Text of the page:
Together Rafaela & Mateo have 6 children together. The names of their children are: 
-Aida Galarza Torres 1917-1933
-Rafael Galarza Torres 1921-?
-Rosalia Galarza Torres 1924-?
-Antonio Luis Galarza Torres 1925-?
-Juan Benito Galarza Torres 1928-1988
-Zoila Galarza Torres 1930- living

After 18 years of marriage together, Rafaela's husband Mateo passes away in 1934. I was told that after this Rafaela was so heartbroken that she wears black dresses for the rest of her life. This explains why the only photo I have of her, she is dressed in black. This small detail into her life, is one of the only ones I know of. I admire her committed loyalty to her late husband. This says so much about her to me. I would of loved so much to meet & chat with her. 

I don't know much more about Rafaela, except I know she was very close to her 2 younger sisters Agripina & Joaquina. There was even a time when her sister Joaquina also becomes widowed, & her & Rafaela move in together.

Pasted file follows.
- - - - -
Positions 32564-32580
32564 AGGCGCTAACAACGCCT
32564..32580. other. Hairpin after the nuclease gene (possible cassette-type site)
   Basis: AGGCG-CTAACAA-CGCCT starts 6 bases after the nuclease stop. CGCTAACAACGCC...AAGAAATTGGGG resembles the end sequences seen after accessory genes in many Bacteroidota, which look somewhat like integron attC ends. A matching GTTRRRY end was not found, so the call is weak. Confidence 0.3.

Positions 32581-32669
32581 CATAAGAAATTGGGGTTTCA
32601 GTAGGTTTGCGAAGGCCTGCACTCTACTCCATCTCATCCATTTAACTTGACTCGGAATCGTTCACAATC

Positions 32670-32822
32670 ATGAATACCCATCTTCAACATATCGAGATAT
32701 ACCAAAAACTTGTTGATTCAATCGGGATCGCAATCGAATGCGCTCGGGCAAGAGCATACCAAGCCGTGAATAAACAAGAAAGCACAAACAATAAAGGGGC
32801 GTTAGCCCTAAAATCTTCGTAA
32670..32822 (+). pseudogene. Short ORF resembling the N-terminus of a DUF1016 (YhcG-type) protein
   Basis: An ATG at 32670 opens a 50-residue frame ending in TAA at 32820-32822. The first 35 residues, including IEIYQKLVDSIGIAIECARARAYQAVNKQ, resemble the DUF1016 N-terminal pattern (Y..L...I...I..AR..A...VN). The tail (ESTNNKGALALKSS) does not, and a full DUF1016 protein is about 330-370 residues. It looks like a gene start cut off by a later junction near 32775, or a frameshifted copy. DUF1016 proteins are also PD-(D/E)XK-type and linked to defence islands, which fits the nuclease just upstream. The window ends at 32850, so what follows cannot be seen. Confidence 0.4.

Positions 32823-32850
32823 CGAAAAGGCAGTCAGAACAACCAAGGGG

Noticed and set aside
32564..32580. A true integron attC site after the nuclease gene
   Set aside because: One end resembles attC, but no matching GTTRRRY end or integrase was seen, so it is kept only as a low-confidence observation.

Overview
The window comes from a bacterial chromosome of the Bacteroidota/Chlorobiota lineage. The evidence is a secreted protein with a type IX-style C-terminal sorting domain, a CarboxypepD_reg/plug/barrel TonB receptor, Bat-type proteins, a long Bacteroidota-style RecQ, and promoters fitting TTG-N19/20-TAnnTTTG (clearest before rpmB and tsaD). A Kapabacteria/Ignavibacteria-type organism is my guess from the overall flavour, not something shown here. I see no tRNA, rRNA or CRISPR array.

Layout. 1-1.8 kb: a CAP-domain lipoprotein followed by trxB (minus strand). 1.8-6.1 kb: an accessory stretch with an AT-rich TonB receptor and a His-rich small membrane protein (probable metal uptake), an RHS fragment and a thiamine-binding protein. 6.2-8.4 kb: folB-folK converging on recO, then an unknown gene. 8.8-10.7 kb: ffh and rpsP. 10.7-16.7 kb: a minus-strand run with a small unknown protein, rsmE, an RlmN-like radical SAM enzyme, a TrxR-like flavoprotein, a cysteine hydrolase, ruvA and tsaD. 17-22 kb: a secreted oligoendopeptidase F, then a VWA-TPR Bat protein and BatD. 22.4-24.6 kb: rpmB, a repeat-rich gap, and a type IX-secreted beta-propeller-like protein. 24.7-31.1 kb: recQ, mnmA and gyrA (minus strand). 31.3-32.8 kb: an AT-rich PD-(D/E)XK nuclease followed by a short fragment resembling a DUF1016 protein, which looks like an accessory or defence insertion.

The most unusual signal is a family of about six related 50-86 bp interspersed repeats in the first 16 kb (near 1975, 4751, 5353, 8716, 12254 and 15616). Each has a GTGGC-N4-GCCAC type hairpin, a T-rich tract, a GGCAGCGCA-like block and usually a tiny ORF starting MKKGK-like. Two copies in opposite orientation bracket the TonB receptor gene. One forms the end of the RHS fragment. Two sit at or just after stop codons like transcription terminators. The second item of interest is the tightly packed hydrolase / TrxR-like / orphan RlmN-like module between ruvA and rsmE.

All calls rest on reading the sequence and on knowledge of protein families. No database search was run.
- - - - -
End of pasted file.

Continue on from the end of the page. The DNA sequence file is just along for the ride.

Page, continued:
Lastly, records tell me that in 1983, at the age of 89, Rafaela dies of heart failure in San Juan, Puerto Rico. 

Monday, January 18, 2016

Dr. Martin Luther King Jr. in Puerto Rico

About a year ago I read an article that said Dr. Martin Luther King Jr. went to Puerto Rico & spoke about civil rights. I wasn't sure how accurate this article was because in all my school days this was never brought up. With a little digging I discovered, it's true, King did visit the island. In fact, King visited Puerto Rico at least two times in his life time. Seeing how today marks the day we celebrate Martin Luther King Jr., I thought it would be a good time to share what I learned.